Background: Shared decision making is the process in which a healthcare choice is made jointly by the health professional and the patient. Little is known about what patients view as effective or ineffective strategies to implement shared decision making in routine clinical practice.
Objective: This systematic review evaluates the effectiveness of interventions to improve health professionals' adoption of shared decision making in routine clinical practice, as seen by patients.
Data sources: We searched electronic databases (PubMed, the Cochrane Library, EMBASE, CINAHL, and PsycINFO) from their inception to mid-March 2009. We found additional material by reviewing the reference lists of the studies found in the databases; systematic reviews of studies on shared decision making; the proceedings of various editions of the International Shared Decision Making Conference; and the transcripts of the Society for Medical Decision Making's meetings.
Study selection: In our study selection, we included randomized controlled trials, controlled clinical trials, controlled before-and-after studies, and interrupted time series analyses in which patients evaluated interventions to improve health professionals' adoption of shared decision making. The interventions in question consisted of the distribution of printed educational material; educational meetings; audit and feedback; reminders; and patient-mediated initiatives (e.g. patient decision aids).
Study appraisal: Two reviewers independently screened the studies and extracted data. Statistical analyses considered categorical and continuous process measures. We computed the standardized effect size for each outcome at the 95% confidence interval. The primary outcome of interest was health professionals' adoption of shared decision making as reported by patients in a self-administered questionnaire.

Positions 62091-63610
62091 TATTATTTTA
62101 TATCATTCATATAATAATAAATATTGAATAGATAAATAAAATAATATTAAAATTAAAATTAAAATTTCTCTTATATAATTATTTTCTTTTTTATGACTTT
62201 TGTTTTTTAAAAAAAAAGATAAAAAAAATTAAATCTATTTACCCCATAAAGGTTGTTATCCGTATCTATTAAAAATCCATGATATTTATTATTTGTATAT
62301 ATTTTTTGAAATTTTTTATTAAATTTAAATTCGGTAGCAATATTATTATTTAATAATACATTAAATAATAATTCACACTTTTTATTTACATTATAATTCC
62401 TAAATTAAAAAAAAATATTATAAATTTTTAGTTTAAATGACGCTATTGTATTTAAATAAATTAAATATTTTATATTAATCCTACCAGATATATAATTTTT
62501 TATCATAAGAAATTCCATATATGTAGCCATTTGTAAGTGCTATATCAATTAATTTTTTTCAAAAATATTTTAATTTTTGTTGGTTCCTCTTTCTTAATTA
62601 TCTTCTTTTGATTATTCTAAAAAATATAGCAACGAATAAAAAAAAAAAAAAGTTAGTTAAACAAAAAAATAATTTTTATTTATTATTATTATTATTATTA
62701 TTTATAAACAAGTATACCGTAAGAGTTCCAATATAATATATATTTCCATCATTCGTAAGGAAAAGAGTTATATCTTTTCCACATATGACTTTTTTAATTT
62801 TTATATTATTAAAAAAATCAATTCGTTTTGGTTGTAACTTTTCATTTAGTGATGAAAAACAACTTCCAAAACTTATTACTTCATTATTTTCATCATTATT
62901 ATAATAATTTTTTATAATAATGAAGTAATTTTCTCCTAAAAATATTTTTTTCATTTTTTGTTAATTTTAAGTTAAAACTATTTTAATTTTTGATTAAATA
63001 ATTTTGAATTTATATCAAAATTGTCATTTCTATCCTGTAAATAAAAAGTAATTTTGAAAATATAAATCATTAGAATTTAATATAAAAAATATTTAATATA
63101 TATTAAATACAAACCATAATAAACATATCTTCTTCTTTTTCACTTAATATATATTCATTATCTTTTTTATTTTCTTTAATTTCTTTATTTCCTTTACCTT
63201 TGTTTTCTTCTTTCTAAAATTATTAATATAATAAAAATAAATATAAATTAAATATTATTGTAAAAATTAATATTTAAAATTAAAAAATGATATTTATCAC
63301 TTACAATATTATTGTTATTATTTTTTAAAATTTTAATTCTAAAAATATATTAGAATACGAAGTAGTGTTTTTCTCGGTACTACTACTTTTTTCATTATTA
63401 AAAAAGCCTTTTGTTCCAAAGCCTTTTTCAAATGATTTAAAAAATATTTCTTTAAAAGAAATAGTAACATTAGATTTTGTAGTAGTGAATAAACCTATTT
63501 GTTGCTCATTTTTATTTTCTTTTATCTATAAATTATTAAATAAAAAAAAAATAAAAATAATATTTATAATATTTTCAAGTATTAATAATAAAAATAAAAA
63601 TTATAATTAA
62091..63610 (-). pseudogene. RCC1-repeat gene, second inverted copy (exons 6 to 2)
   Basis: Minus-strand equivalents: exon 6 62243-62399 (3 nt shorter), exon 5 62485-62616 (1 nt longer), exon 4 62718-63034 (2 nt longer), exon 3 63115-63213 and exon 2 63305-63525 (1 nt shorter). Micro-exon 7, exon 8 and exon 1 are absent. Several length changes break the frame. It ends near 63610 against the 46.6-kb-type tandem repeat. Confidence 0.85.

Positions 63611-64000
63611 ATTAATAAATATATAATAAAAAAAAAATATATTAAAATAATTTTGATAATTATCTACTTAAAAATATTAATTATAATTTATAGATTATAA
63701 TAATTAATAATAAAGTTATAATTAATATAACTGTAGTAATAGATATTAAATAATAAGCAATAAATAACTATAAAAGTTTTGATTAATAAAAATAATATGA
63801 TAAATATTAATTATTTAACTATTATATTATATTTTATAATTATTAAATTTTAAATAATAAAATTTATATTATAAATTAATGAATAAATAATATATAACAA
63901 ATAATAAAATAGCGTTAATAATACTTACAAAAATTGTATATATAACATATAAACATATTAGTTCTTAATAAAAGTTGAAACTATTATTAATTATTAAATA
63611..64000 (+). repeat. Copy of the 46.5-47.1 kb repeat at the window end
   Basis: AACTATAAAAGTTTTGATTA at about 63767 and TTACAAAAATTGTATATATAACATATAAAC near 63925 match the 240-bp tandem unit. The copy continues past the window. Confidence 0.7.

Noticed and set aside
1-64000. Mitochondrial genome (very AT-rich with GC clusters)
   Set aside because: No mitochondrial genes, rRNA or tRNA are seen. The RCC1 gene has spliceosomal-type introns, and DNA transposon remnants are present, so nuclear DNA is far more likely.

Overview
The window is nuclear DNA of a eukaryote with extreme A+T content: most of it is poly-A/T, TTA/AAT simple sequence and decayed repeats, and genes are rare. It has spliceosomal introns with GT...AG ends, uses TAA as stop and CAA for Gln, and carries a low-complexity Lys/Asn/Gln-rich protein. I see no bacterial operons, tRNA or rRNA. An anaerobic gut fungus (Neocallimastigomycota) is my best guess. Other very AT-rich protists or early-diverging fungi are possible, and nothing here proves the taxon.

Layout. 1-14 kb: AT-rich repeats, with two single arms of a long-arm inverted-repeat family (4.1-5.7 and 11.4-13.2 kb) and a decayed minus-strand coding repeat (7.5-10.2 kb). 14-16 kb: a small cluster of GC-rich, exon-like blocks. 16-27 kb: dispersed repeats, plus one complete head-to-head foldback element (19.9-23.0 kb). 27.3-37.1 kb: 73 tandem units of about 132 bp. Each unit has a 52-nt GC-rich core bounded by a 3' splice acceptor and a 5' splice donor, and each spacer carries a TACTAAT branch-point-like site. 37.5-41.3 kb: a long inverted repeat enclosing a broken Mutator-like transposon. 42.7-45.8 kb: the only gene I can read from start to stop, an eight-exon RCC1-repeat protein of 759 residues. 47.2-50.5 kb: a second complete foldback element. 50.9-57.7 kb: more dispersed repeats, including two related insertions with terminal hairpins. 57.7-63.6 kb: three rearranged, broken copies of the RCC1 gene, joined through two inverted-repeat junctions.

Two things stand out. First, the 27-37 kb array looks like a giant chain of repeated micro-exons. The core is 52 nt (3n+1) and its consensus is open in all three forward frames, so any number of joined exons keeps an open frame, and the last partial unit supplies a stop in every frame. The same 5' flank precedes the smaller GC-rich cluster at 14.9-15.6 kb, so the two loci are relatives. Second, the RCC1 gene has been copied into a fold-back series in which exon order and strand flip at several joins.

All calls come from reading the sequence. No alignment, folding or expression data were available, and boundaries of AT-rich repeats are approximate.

Results: Of the 6764 search results, 21 studies reported 35 relevant comparisons. Overall, the quality of the studies ranged from 0% to 83%. Only three of the 21 studies reported a clinically significant effect for the primary outcome that favored the intervention. The first study compared an educational meeting and a patient-mediated intervention with another patient-mediated intervention (median improvement of 74%). The second compared an educational meeting, a patient-mediated intervention, and audit and feedback with an educational meeting on an alternative topic (improvement of 227%). The third compared an educational meeting and a patient-mediated intervention with usual care (p = 0.003). All three studies were limited to the patient-physician dyad.
Limitations: To reduce bias, future studies should improve methods and reporting, and should analyze costs and benefits, including those associated with training of health professionals.
Conclusions: Multifaceted interventions that include educating health professionals about sharing decisions with patients and patient-mediated interventions, such as patient decision aids, appear promising for improving health professionals' adoption of shared decision making in routine clinical practice as seen by patients.